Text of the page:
Anyway, for those who prefer their reviews without so much Monday (or, in this case, Sunday) morning quarterbacking: deeply Eh.
BUFFY THE VAMPIRE SLAYER #2: I agree with the G; this was much stronger than the first issue (which I liked just fine) and so like this even more. Another thing that I think Graeme nailed in his review is his reference to Joss’s “swagger.” A couple of people on our comments and elsewhere have protested that they don’t understand Whedon’s popularity, and I’d say it’s precisely this swagger that makes Whedon stand out. It’s not that he’s especially great at any one thing (although his sitcom training tends to give his dialogue both a lot of zest and a tendency to sound all the same, sometimes) but more that he’s good enough at a lot of things to know how the rules of how they work and how to break those rules when it suits him. (For example, he’s done that sudden change-up to a dream or fantasy sequence several times before but he nailed me with it here because of how he plays with the page pacing.) The high level of craft plus that extra bit of zing is what can make him a very entertaining writer and, when he’s on, you get Very Good work like you do here.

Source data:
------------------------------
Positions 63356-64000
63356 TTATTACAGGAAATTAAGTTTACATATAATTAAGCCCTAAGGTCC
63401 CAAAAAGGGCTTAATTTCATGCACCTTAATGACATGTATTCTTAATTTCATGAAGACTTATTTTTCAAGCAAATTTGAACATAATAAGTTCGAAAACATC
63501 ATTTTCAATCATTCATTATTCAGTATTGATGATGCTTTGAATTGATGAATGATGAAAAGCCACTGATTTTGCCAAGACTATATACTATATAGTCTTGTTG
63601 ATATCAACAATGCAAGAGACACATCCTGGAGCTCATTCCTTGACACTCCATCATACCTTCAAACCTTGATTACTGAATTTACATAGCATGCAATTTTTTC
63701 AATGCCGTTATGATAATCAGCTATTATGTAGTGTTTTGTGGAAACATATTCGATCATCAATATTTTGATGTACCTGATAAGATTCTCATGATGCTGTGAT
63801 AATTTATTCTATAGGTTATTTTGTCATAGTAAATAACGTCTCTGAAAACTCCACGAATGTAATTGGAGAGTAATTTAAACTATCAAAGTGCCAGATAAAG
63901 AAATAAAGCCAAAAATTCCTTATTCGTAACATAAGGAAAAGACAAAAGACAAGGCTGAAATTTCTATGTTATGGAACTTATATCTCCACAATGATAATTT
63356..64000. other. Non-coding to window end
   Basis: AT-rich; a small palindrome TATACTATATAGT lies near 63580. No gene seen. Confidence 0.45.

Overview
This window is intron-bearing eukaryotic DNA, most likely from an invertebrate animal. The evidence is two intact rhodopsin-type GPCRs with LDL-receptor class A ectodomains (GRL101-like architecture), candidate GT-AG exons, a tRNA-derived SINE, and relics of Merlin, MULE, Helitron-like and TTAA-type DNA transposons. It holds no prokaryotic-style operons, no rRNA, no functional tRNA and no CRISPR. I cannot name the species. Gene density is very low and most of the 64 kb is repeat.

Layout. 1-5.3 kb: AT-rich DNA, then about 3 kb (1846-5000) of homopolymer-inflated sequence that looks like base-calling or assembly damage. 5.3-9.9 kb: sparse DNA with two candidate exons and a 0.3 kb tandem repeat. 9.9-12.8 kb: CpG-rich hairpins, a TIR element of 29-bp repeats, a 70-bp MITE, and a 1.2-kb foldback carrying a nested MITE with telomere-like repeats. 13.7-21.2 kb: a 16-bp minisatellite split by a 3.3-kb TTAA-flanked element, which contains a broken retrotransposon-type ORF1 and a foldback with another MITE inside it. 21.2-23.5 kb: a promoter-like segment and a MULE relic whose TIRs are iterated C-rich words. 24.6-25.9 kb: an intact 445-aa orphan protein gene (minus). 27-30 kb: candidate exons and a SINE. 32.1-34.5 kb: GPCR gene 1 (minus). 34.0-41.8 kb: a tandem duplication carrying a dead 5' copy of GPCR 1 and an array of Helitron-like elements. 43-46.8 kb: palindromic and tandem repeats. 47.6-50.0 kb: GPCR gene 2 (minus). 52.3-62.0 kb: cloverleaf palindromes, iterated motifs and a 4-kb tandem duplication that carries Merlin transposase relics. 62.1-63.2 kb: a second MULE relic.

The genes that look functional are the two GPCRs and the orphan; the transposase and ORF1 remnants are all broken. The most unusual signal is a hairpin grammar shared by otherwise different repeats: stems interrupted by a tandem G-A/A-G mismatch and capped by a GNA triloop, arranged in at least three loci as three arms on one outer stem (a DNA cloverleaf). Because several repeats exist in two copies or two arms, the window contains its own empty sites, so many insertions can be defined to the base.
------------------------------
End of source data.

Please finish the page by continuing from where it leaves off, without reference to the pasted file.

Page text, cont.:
More tomorrow, most likely. Happy Easter!